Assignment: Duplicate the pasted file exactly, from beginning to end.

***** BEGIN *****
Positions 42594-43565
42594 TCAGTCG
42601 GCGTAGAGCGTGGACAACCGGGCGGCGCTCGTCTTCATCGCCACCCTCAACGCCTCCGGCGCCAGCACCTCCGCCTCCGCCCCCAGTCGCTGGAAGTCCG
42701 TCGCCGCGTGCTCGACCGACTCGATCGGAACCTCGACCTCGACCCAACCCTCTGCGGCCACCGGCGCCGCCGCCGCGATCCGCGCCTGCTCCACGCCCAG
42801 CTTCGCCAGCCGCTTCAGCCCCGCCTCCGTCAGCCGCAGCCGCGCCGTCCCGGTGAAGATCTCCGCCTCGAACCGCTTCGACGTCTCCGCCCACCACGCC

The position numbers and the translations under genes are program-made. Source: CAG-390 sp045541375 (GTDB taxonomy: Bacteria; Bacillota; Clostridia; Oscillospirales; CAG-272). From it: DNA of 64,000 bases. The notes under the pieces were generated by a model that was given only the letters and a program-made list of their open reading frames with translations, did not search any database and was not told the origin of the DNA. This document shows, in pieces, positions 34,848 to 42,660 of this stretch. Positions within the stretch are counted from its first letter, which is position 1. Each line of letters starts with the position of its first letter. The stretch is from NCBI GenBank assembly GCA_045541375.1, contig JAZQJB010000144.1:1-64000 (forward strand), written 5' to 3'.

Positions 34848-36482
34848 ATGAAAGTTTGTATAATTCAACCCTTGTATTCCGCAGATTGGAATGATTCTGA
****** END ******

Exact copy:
Positions 42594-43565
42594 TCAGTCG
42601 GCGTAGAGCGTGGACAACCGGGCGGCGCTCGTCTTCATCGCCACCCTCAACGCCTCCGGCGCCAGCACCTCCGCCTCCGCCCCCAGTCGCTGGAAGTCCG
42701 TCGCCGCGTGCTCGACCGACTCGATCGGAACCTCGACCTCGACCCAACCCTCTGCGGCCACCGGCGCCGCCGCCGCGATCCGCGCCTGCTCCACGCCCAG
42801 CTTCGCCAGCCGCTTCAGCCCCGCCTCCGTCAGCCGCAGCCGCGCCGTCCCGGTGAAGATCTCCGCCTCGAACCGCTTCGACGTCTCCGCCCACCACGCC

The position numbers and the translations under genes are program-made. Source: CAG-390 sp045541375 (GTDB taxonomy: Bacteria; Bacillota; Clostridia; Oscillospirales; CAG-272). From it: DNA of 64,000 bases. The notes under the pieces were generated by a model that was given only the letters and a program-made list of their open reading frames with translations, did not search any database and was not told the origin of the DNA. This document shows, in pieces, positions 34,848 to 42,660 of this stretch. Positions within the stretch are counted from its first letter, which is position 1. Each line of letters starts with the position of its first letter. The stretch is from NCBI GenBank assembly GCA_045541375.1, contig JAZQJB010000144.1:1-64000 (forward strand), written 5' to 3'.

Positions 34848-36482
34848 ATGAAAGTTTGTATAATTCAACCCTTGTATTCCGCAGATTGGAATGATTCTGA